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Generational hot spots are booming
COMMENT
Bernard Salt, demographer
June 14, 2007

THERE are places on the Australian continent that must exude demographic pheromones, because they are clearly irresistible to specific generational species. Just as koalas favour living amid eucalypts, such as the delicious E. camaldulensis, so ageing baby boomers, brooding Generation Xers and hipster Gen Ys also prefer their own distinctive habitats.
But where are these boomer 'burbs, these Xer hideaways, these wonderful Gen-Y whereabouts? Where does each generation comprise the highest proportion of local residents? And what are the common denominators that so effectively attract one age group to one town over another?

Baby boomers born over the 15 years to 1961 comprised 20 per cent of the Australian population at June 2005. But in the West Australian treechange town of Toodyay, 85km northeast of Perth, this proportion is 28 per cent: no other town contains a higher proportion of baby boomers. Note to Bob Dylan: include the Toodyay Civic Hall in your next tour of Australia.

Toodyay contains many of the elements considered irresistible to treechanging baby boomers: 90-minute car access to a capital-city job market; proximity to (Swan Valley) vineyards; pretty countryside; historic streetscape. In fact, the whole town has been classified by the National Trust. Perhaps local baby boomers also should be classified along with the buildings.

Other boomer bunkers include Queensland's Shire of Miriam Vale, centred on the lifestyle town of Agnes Water, and the adjacent inland Shire of Kolan, where baby boomers comprise 27 per cent of the population in both communities. Seachanging boomers are attracted to the lifestyle of Agnes Water whereas Kolan's boomers are more likely to be a residual community that has resulted from the exit of others.

Byron Bay always figures prominently in any national screening of baby boomers: 25 per cent of Byron's locals are baby boomers. They arrived as teenagers for the Aquarius Festival in 1973 and they haven't moved on.

Generation-Xers born over the 15 years to 1976 favour places of work over the boomer's lifestyle locales.

Some 22 per cent of the Australian population are Xers, but in the Pilbara's Shire of Ashburton this proportion rises to 32 per cent. Ashburton, of course, contains mining communities such as Paraburdoo and Mt Tom Price. Young Xer muscle is needed to mine the mines on the western frontier.

Other extreme Xer communities include a littoral zone positioned between the childless city centre and the family-friendly suburbia. In Melbourne's City of Port Phillip centred on St Kilda and in Sydney's Leichhardt, Xers exceed 31 per cent of the local population.

Thirty-something Xers have claimed the coolest parts of the inner city for themselves, although I do understand that suburban boomers are begrudgingly granted transit visas.

Generation Y - born over the 15 years to 1991 - comprise 21 per cent of the Australian population. Gen Ys are an unsociable lot: boomer towns peak at 28 per cent of the local population in Toodyay; Xers top-out at 32 per cent in Ashburton; but Gen Ys command a 49 per cent share of all residents within the City of Melbourne. No other municipality in Australia has a higher proportion of Gen Ys in its population base than does Melbourne.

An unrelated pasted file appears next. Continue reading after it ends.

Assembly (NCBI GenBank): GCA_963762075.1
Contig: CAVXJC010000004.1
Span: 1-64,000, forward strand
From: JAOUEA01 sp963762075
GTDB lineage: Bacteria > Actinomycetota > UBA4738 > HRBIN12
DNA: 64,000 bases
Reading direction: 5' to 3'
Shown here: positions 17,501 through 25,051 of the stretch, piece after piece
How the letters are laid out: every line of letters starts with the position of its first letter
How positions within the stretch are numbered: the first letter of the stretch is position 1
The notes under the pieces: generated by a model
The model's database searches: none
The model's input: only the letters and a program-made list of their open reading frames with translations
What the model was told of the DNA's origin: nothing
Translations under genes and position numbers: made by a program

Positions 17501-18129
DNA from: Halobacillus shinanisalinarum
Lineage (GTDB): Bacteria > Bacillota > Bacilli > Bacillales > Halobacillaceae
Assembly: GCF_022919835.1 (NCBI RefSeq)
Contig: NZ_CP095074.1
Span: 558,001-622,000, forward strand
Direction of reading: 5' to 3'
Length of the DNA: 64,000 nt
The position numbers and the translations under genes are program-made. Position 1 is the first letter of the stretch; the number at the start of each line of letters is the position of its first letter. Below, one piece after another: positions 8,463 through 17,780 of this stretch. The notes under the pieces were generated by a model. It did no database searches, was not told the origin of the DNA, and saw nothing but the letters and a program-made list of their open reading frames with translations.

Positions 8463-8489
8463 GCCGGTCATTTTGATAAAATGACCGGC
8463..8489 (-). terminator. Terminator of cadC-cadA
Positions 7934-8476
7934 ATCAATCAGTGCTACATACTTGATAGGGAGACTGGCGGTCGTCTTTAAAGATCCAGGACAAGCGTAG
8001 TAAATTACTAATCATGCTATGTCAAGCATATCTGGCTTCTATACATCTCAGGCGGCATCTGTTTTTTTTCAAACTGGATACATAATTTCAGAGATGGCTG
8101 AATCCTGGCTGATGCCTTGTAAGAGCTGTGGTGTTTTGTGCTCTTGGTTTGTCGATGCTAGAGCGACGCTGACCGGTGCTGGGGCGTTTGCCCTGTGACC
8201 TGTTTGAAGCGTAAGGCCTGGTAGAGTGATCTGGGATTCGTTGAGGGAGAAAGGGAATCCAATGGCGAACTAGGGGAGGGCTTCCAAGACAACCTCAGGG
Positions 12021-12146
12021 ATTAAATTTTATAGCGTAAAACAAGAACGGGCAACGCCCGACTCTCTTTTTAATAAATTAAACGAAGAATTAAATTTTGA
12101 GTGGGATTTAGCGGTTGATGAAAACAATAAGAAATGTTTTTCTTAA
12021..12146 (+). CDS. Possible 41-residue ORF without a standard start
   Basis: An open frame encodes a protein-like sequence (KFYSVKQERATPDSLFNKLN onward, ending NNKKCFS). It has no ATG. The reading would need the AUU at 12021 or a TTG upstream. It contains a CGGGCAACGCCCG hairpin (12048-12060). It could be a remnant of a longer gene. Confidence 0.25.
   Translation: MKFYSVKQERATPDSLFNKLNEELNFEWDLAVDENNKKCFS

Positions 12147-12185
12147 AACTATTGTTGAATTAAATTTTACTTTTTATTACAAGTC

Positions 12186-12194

This either means that Gen Y likes to cluster near other Gen Ys. (And given their predilection for pre-marital partnering you can understand why.) Or this might also mean that other generations cannot stand to live near Generation Y, and move out as soon as they move in.

In the City of Perth, Generation Y comprises 41 per cent of residents. In the City of Sydney and in the City of Adelaide this proportion exceeds 32 per cent.
Ys are mightily predisposed to clustering: they all want to be part of the Friends set. The common force linking these Gen-Y hot spots is access to tertiary and technical education as well as to urban infrastructure that grooves up the city's edge such as Sydney's Oxford Street, Melbourne's Chapel Street and Brisbane's Fortitude Valley. Even Adelaide's East End has an edge about it. And then of course Perth has its Carillion.

Gen Y is clearly at its most comfortable in the company of its own. And perhaps this is why young people in rural Australia feel isolated when surrounded by old-fart boomers and brooding Xers, to say nothing of really old people.

Boomers in such places, like the Shire of Kolan, expect to comprise no more than a quarter of the community. And to some extent the same applies to Xers.

But Gen Y doesn't like generational diversity; they prefer convergence: it delivers the primal brine from which relationships are drawn.

There is another observation that can be made about generational hot spots, especially within the city.

Generational diversity rises with distance from the city centre. In fact, the most closed communities are those of the inner city.

Here are places favoured by the young and the childless: children, the middle-aged and even the elderly mix it up "out in the burbs".

This raises an interesting point. Are the residents of the Cities of Melbourne, Sydney, Perth and Adelaide less tolerant of suburbia because their judgment is delivered from within a community uniquely dominated by a single generation? Perhaps what's needed in the city centre is not so much affordable housing but rather a greater diversity of generations.

Bernard Salt is a KPMG partner

http://www.theaustralian.news.com.au/story/0,20867,21899975-25658,00.html
 

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lucky i read this, i had passed over it a few times and was about to post the same article under it's actual title. interesting but true!
 
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